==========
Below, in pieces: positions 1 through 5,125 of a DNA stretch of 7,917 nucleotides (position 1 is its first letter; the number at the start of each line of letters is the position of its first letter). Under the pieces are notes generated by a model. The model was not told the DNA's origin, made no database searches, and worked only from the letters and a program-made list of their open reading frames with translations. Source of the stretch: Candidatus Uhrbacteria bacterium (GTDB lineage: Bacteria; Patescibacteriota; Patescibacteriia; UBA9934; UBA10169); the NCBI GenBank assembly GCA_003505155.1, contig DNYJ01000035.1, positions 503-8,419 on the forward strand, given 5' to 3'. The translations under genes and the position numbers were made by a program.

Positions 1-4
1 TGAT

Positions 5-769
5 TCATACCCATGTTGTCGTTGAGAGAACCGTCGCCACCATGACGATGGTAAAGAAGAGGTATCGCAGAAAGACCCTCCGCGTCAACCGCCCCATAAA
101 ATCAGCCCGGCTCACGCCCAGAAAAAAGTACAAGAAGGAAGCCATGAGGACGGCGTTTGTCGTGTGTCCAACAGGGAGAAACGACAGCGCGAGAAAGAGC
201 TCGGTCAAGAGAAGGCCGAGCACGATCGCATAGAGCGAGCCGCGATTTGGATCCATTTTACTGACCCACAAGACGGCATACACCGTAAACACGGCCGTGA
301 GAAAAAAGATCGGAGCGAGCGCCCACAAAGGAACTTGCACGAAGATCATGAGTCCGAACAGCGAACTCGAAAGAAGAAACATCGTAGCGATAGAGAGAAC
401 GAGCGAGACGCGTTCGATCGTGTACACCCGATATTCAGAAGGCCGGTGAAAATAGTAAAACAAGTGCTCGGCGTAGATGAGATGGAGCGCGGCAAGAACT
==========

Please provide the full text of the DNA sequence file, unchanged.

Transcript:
Below, in pieces: positions 1 through 5,125 of a DNA stretch of 7,917 nucleotides (position 1 is its first letter; the number at the start of each line of letters is the position of its first letter). Under the pieces are notes generated by a model. The model was not told the DNA's origin, made no database searches, and worked only from the letters and a program-made list of their open reading frames with translations. Source of the stretch: Candidatus Uhrbacteria bacterium (GTDB lineage: Bacteria; Patescibacteriota; Patescibacteriia; UBA9934; UBA10169); the NCBI GenBank assembly GCA_003505155.1, contig DNYJ01000035.1, positions 503-8,419 on the forward strand, given 5' to 3'. The translations under genes and the position numbers were made by a program.

Positions 1-4
1 TGAT

Positions 5-769
5 TCATACCCATGTTGTCGTTGAGAGAACCGTCGCCACCATGACGATGGTAAAGAAGAGGTATCGCAGAAAGACCCTCCGCGTCAACCGCCCCATAAA
101 ATCAGCCCGGCTCACGCCCAGAAAAAAGTACAAGAAGGAAGCCATGAGGACGGCGTTTGTCGTGTGTCCAACAGGGAGAAACGACAGCGCGAGAAAGAGC
201 TCGGTCAAGAGAAGGCCGAGCACGATCGCATAGAGCGAGCCGCGATTTGGATCCATTTTACTGACCCACAAGACGGCATACACCGTAAACACGGCCGTGA
301 GAAAAAAGATCGGAGCGAGCGCCCACAAAGGAACTTGCACGAAGATCATGAGTCCGAACAGCGAACTCGAAAGAAGAAACATCGTAGCGATAGAGAGAAC
401 GAGCGAGACGCGTTCGATCGTGTACACCCGATATTCAGAAGGCCGGTGAAAATAGTAAAACAAGTGCTCGGCGTAGATGAGATGGAGCGCGGCAAGAACT